The first measurement for each position of 13 is made by setting switch 21 to off so resistor R is not connected to the measurement circuit and multiplexer 15 will be at a potential of zero volts. The trace resistance is now a potential divider with the FSR as a wiper. Since resistor R is out of circuit, the FSR resistances will have no effect other than to limit the current source. However, at low force, this is around 500K which is too high as an input impedance to the analog converter which means an input op-amp will be required. The trace resistance is approximately 10 ohms per inch. A 10 inch trace is therefore 100 ohms. The voltage applied across the traces must be kept low to avoid burning out the trace. However, the voltage will only be applied for relatively short duty cycles which should mitigate the issue.
 The second measurement is made by putting multiplexer 15 to the positive voltage and closing switch 21. The trace resistance being low and with the same positive voltage on each end of the trace effectively eliminates the trace resistance. The FSR is now in circuit with resistor R as a potential divider thus the analog input is now able to measure just the force ratio-metrically with resistor R.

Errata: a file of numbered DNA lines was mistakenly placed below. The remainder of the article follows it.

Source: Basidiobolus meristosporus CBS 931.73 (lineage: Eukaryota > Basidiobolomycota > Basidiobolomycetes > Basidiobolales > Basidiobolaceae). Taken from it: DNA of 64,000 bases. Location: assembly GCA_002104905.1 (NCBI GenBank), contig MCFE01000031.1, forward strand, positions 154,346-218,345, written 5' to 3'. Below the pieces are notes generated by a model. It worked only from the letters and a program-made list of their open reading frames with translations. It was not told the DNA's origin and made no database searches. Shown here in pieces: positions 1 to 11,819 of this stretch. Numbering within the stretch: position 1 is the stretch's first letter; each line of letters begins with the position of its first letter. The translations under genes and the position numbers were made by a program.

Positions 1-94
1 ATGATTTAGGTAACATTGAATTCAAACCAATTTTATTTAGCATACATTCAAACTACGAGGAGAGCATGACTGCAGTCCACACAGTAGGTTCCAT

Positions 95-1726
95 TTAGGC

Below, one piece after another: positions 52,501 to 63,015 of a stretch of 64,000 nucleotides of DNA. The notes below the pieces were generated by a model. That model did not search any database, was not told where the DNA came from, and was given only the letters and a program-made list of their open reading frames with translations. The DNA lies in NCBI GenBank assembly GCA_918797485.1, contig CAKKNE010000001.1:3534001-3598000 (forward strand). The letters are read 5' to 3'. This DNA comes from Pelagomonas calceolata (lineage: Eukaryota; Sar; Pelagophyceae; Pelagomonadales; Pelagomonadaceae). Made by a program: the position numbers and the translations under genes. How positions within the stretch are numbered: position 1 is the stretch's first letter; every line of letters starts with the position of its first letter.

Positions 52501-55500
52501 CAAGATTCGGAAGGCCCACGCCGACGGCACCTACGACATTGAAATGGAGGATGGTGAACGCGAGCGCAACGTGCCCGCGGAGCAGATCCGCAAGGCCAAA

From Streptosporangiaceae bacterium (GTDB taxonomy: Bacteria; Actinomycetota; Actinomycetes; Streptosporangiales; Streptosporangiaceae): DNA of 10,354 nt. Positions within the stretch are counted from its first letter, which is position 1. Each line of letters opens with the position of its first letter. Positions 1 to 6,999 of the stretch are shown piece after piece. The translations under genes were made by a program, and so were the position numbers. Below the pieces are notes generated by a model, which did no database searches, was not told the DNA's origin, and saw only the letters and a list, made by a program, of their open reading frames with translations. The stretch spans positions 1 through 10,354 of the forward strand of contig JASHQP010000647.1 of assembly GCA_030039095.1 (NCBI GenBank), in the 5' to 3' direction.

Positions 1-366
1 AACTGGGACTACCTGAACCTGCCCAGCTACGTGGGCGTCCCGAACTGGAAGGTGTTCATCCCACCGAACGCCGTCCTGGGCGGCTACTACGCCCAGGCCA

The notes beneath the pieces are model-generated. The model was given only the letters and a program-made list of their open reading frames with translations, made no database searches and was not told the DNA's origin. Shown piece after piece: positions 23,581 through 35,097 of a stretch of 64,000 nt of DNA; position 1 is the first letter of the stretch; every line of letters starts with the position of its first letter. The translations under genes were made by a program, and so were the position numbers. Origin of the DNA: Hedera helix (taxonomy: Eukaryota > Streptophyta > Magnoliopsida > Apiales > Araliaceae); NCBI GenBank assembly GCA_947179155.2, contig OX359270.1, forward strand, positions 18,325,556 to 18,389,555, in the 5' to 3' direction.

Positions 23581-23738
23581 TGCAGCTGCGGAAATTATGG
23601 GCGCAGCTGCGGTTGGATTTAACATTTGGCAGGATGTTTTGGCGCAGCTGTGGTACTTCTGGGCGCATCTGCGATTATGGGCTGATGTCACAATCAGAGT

The microprocessor system is thus able to scan to look for the points of contact only. Once a contact has been located, it can then measure the force at that location.
 In this system, multiplexer 13 is the input multiplexer in the PIC, multiplexer 15 will be digital outputs, switch 21 will be FET switches and resistor R with be reference resistors. With multiplexer 13 in the PIC, a number of external FET op-amps are also required.
 This system can be extended to detect two points of contact. Both multiplexer 15 and switch 17 are able to alternatively select a positive or negative reference voltage or be open circuit. By selecting one end of the resistor and measuring, then the other end, two touches can be detected.
 Referring now to FIG. 2, multi-touch sensor 20 can be extended to detect two points of contact, one contact in each set of detectors such as detector set 25 and detector set 27. Both multiplexers 15A and 15B and switches 17A and 17B are able to alternatively select a positive or negative reference or be open circuit. By selecting one end of the resistor and measuring, then the other end, two touches can be detected.
 FIG. 3 illustrates the force sensing resistors and traces such as force sensor assembly 12, 14, 16 and 18 as in FIGS. 1 and 2. First end 28 of force sensing resistors 12A, 14A, 16a and 18A are connected together which will be connected to the positive reference voltage through switch 17. Second ends 29 are connect to multiplexer 15. Resistance traces 12B, 14B, 16B and 18B are connected to multiplexer 13. The wiper traces and end connectors are conductive. This pattern is laid out across the entire sensing surface.